MySpace and Employment Law have crossed paths again. This time, they intersect, again, in education law. But this isn’t the first time.
You may remember Stacy Snyder, the “Drunken Pirate,” who, at the time, was a student in the Education program at Millersville State University. In a moment of poor judgment, Snyder posted a photo of herself in a pirate hat, drinking, captioned “drunken pirate” on her personal MySpace page. School officials learned of the photo and refused to give Snyder a teaching credential because they believed the picture promoted underage drinking.
Alas, another teacher has fallen prey to MySpace. A federal District Court in Connecticut has upheld the decision of a school board in that State, which voted to not renew a teacher’s contract because of content posted on his MySpace profile. The court found that the non-renewal decision did not violate the teacher’s constitutional rights to Free Speech or Free Association.
A high school teacher, Jeffery Spanierman, apparently created a MySpace profile, which he used to communicate with students. The discussions concerned a mix of topics, some of which were unrelated to the school. Of course, Spanierman’s venture into the world of social networking soon came to the attention of the school administration. An administrator viewed the profile and believed it contained inappropriate comments and “peer-like” discussion with students. Spanierman deleted the profile after these concerns were brought to his attention.
But the lure of the social networking site proved to strong for Mr. Spanierman to long resist. Shortly after deleting the original profile, Spanierman created a second one. After learning of the second profile, Spanierman was placed on an administrative leave. Ultimately, the school district decided not to renew Spanierman’s teaching contract. Spanierman filed suit against the school district and various individual officials alleging several violations of his constitutional rights. In particular, Spanierman claimed that his rights of Free Association and Free Speech had been breached.
The District Court rejected Spanierman’s arguments. Although the court determined that Spanierman was not acting pursuant to his official duties as a teacher in maintaining the MySpace page, it found that the page’s content did not deal with matters of public concern. The sole exception to this was a short poem on the Iraq war. But there was no evidence that any administrator retaliated against Spanierman for expressing his views on that conflict in verse. The Court went on to note that the school district would likely have been able to demonstrate that Spanierman’s “speech” would have been sufficiently disruptive so as to outweigh any the First Amendment value it possessed.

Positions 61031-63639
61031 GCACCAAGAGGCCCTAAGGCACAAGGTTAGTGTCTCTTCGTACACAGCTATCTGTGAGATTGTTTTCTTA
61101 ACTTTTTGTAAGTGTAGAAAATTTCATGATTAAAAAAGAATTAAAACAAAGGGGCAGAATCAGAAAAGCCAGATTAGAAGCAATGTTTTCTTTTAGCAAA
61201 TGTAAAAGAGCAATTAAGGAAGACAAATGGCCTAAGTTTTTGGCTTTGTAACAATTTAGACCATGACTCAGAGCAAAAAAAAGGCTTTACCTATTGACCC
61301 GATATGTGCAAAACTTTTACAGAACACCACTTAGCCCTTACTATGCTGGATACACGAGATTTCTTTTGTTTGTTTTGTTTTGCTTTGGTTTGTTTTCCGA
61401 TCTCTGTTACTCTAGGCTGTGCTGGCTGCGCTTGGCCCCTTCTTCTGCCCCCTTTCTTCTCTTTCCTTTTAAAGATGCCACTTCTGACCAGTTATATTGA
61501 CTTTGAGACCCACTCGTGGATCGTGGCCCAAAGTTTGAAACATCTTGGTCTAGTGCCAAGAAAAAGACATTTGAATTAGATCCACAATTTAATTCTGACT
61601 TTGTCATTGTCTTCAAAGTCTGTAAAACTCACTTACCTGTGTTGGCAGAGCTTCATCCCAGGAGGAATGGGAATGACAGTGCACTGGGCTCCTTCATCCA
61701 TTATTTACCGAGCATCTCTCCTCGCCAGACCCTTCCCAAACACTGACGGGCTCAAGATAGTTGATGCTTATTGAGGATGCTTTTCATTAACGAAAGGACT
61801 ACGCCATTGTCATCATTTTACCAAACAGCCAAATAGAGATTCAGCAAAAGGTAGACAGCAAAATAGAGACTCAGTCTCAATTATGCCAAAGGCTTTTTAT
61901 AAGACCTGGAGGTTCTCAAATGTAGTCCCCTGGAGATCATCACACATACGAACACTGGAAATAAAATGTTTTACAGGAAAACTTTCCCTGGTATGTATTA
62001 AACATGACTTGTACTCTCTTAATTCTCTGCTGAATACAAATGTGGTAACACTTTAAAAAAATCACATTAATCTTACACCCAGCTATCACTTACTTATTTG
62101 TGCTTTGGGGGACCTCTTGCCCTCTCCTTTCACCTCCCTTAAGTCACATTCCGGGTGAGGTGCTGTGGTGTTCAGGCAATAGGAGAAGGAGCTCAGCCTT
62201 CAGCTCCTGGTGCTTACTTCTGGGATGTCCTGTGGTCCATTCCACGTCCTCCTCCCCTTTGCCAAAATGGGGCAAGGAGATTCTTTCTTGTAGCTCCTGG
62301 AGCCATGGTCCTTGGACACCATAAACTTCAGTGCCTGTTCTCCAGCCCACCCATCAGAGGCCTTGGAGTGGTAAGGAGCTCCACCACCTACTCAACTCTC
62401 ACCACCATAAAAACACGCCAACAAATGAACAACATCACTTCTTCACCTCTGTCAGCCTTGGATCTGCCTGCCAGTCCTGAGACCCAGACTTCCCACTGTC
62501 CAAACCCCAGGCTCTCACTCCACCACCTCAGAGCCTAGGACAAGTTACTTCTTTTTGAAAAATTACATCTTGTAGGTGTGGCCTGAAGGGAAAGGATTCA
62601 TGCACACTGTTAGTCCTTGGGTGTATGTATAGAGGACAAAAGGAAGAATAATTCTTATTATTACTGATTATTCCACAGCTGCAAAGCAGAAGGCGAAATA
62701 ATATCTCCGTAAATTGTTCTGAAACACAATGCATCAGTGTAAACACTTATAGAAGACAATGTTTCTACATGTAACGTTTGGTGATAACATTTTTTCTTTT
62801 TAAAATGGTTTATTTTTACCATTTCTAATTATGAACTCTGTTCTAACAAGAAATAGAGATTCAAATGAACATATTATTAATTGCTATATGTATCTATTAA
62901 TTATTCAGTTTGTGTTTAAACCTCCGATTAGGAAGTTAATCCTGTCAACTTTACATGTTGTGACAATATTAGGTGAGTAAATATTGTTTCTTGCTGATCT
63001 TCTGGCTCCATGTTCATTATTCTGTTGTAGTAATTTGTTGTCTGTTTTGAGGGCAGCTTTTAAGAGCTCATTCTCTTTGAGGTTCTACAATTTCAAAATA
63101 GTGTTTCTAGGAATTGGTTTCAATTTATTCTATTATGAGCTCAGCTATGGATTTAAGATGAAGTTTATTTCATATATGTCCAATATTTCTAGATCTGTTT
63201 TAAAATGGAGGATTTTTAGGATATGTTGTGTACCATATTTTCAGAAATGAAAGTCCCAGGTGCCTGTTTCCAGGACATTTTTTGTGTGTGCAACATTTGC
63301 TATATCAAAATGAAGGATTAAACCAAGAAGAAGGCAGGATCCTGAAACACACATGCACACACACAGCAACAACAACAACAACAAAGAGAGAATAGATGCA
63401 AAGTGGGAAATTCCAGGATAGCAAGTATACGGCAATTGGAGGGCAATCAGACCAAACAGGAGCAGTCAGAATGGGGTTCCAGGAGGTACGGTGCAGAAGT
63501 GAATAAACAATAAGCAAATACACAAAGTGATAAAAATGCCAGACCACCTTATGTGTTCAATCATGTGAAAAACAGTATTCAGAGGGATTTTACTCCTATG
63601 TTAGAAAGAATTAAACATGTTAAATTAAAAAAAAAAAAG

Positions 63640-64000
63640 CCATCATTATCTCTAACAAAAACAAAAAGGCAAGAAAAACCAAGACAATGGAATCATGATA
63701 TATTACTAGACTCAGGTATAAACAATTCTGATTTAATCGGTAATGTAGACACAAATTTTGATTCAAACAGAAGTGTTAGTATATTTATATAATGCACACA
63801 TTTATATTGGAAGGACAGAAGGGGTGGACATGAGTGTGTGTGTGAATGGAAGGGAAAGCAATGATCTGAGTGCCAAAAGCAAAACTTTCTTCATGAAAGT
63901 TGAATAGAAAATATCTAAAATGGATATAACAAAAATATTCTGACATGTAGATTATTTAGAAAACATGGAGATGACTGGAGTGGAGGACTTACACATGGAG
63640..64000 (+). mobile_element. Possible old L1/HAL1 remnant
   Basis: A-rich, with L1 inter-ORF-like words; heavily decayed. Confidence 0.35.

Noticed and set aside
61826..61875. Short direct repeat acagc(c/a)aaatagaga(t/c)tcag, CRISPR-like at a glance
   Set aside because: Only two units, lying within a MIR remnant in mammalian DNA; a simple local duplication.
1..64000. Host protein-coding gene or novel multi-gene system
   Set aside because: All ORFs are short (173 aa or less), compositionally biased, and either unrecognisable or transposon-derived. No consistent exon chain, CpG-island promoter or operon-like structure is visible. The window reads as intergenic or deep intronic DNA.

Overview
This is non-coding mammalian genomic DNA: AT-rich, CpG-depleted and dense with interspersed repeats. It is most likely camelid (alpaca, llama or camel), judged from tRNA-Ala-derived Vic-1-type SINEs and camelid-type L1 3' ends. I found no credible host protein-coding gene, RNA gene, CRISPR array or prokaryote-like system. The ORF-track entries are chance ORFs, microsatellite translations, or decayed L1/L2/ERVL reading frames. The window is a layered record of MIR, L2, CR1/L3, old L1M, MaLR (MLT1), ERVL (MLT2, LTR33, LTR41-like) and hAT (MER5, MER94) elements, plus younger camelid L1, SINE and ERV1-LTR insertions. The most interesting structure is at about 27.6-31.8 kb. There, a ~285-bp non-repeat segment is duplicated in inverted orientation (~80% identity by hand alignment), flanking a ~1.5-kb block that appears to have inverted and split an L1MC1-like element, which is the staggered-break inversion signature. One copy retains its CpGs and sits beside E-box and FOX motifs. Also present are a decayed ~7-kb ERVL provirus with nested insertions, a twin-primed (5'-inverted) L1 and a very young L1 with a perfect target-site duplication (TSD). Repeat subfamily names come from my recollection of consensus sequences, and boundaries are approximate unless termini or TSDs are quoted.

The Court also rejected the teacher’s free association claim. MySpace may be a social networking website, but here, there was “no evidence in the present case that MySpace, as an organization, purports to speak out on matters of public concern.”
Off-duty conduct as grounds for termination is a common topic in employment law. It is not uncommon for employers to include “morals clauses” in employment contracts. And social-networking sites are not the only forums in which employees are getting “busted.” You may remember the recent scandal involving not the internet, but a local newspaper, which ran unfavorable photographs of the then-president of the community college engaging in off-duty conduct that reflected negatively on his leadership and judgment. Robert Paxton, resigned after the paper published a photograph of him pouring beer into a young woman’s mouth.
Companies will not risk their reputations on drunken pirate escapades or inappropriate MySpace relationships. Few states offer protection under the law for employees’ off-duty conduct. Delaware is not one of those states–employers have full authority to determine what actions constitute “bad behavior,” and can result in termination.